What makes a great CrossFit athlete?  Is it the endless hours of training or is it that they are endowed with a special recipe of DNA that destines them to greatness?

Occasionally in this sport, you will hear about athletes that are considered “naturals”. Speaking specifically about rowing, genetics may come into play. For example, the height of the athlete. Yet, just being tall isn’t going to make you a world-class rower.

Being the best requires a lot more than just good genetics. It requires hours of hard work in the gym, diet, intelligence level, work ethic, the ability to handle pressure as well as sacrifice, and a love for the sport.

Background

I’ve had the pleasure to start coaching CrossFit Games athlete Kari Pearce on the Concept2 indoor rower in February 2016. Kari is one of those athletes that people consider a natural. She began CrossFit in November 2014 and qualified for the Reebok CrossFit Games in July 2015.

Yes, just 6 short months after beginning CrossFit. While most of us mere mortals are still tripping over our double-unders and working with the PVC pipe, Kari was on her way to the Games where she took 21st place in 2015. 

What Kari is lacking in height she makes up for in strength, conditioning, form, practice and strategy. She excels at playing to her strengths while managing her weaknesses.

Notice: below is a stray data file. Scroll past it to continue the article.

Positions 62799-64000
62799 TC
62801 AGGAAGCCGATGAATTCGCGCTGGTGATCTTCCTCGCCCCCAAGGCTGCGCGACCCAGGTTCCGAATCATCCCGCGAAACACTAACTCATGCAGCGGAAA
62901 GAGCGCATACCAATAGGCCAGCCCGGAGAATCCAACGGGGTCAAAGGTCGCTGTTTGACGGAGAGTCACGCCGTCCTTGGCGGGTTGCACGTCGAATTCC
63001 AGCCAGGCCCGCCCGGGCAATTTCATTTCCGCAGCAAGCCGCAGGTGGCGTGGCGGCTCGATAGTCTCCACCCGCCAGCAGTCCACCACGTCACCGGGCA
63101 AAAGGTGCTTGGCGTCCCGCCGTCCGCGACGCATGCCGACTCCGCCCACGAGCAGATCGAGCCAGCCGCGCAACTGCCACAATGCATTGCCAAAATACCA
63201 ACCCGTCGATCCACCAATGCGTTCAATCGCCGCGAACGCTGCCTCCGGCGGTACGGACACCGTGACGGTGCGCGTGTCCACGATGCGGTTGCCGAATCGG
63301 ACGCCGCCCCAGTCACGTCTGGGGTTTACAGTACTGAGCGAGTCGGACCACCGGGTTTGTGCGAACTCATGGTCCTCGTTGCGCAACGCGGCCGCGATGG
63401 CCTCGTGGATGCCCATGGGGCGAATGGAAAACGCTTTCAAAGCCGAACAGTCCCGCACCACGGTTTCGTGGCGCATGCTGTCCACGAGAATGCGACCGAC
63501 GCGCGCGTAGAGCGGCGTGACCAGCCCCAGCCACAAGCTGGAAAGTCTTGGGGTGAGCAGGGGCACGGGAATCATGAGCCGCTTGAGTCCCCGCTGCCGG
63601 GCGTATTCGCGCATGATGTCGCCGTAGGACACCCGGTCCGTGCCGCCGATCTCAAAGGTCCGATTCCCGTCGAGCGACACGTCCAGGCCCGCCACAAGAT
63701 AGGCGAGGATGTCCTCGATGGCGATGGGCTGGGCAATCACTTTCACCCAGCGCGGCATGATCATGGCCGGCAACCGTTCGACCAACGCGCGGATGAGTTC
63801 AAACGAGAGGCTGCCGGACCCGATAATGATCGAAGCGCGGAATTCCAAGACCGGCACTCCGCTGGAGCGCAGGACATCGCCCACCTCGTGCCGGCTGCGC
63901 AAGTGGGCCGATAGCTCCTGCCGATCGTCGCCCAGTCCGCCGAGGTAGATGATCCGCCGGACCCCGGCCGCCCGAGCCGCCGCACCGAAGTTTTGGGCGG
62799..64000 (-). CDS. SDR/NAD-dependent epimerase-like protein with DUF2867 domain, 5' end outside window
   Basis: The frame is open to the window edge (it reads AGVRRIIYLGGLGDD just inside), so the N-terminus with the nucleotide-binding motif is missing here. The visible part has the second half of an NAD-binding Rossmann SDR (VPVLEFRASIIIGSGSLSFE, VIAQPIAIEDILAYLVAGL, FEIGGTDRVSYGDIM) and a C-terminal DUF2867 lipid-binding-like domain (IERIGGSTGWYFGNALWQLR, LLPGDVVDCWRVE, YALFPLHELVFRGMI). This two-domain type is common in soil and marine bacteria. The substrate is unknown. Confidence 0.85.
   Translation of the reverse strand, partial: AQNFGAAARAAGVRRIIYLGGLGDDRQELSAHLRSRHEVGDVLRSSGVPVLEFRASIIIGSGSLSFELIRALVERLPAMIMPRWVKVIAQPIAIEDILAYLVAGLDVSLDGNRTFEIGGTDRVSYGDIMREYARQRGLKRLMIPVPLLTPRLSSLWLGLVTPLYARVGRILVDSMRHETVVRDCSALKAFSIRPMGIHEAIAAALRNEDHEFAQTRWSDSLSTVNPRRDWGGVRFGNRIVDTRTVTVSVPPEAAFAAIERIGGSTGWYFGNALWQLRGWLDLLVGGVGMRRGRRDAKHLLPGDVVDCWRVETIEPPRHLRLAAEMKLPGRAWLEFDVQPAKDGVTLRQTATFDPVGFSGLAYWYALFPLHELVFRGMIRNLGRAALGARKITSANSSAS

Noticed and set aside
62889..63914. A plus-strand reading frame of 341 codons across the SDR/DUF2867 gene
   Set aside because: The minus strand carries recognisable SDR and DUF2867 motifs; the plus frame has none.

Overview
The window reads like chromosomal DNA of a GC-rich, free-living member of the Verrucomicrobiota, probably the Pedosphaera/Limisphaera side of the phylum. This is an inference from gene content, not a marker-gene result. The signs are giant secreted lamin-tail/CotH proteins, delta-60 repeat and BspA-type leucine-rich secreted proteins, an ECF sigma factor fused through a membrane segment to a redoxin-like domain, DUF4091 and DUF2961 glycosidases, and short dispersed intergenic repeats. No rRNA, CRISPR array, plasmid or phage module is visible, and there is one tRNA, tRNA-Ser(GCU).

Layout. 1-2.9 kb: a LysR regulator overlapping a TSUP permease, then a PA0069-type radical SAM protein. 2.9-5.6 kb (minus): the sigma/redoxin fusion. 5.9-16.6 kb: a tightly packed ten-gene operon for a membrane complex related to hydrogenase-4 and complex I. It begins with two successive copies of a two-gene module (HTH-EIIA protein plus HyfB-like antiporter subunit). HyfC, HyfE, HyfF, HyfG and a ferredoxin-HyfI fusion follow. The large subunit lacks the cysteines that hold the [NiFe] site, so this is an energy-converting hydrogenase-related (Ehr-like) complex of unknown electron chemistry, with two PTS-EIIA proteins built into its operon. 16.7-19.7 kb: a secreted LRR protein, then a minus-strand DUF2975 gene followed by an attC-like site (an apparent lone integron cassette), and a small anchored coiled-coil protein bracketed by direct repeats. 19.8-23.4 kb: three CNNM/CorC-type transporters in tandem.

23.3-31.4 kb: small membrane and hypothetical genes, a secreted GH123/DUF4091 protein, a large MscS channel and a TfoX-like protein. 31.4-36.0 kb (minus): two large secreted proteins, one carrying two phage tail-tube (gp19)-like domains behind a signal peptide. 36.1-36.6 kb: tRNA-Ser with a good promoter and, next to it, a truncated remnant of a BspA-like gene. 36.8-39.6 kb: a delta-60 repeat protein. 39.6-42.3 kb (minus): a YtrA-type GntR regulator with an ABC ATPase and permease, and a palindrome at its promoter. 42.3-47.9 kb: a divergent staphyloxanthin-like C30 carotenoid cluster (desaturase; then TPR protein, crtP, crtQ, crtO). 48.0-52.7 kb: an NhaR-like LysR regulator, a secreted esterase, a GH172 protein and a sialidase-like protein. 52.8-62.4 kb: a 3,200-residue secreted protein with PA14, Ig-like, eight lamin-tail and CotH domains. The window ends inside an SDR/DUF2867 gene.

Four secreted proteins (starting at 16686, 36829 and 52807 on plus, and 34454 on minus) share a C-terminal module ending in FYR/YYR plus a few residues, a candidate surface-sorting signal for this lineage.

She Got to Where She is

Kari was a gymnast from 1992-2011. She competed as a collegiate gymnast for the University of Michigan from 2008-2011. She then did 6 months of weightlifting, 2 years of bodybuilding, 6 months of powerlifting, and then found CrossFit. So is she a genetic freak or a hardworking, dedicated athlete?

I’d say more of the latter but it’s probably a combination of the both. These past endeavors have certainly helped her become the athlete she is today. They created a strong base for which she has built upon but it’s her hard work that helped her most recently finish 5th in the world at the 2016 Reebok CrossFit Games as the fittest American female.

Why Rowing

When it comes to rowing we could consider it in the category of weakness for Kari. She successfully worked around this in the past thanks to the design of the sport. However, CrossFit is becoming increasingly competitive leaving no room for weakness. 

While Kari isn’t exactly built for rowing with a height of 5’3″. She wants to be the best in the world. Therefore, she’s dedicating time and effort to this component and it’s paying dividends. 

After beginning the Dark Horse rowing program she made some simple fixes to her form. She’s already hit numerous PR’s and doesn’t let the fact that she’s only 5’3 become an excuse or a limiting factor.

Rowing is not considered a sexy movement like a snatch or a muscle up. But rowing is showing up in a lot of Crossfit competitions including the Regionals and the Games.

Rowing is a very technical movement just like Olympic weightlifting and gymnastics. What the Dark Horse program has provided Kari is a strong emphasis on proper form and efficiency, as well as individualized pacing.

Kari is just one example who has recognized the benefits of adding a rowing program to her regular programming. You might think of rowing as grunt work, but it’s work none the less. And because rowing is a skill, it can be, and needs to be, practiced and performed properly with good form, if good results are to be your experience. 

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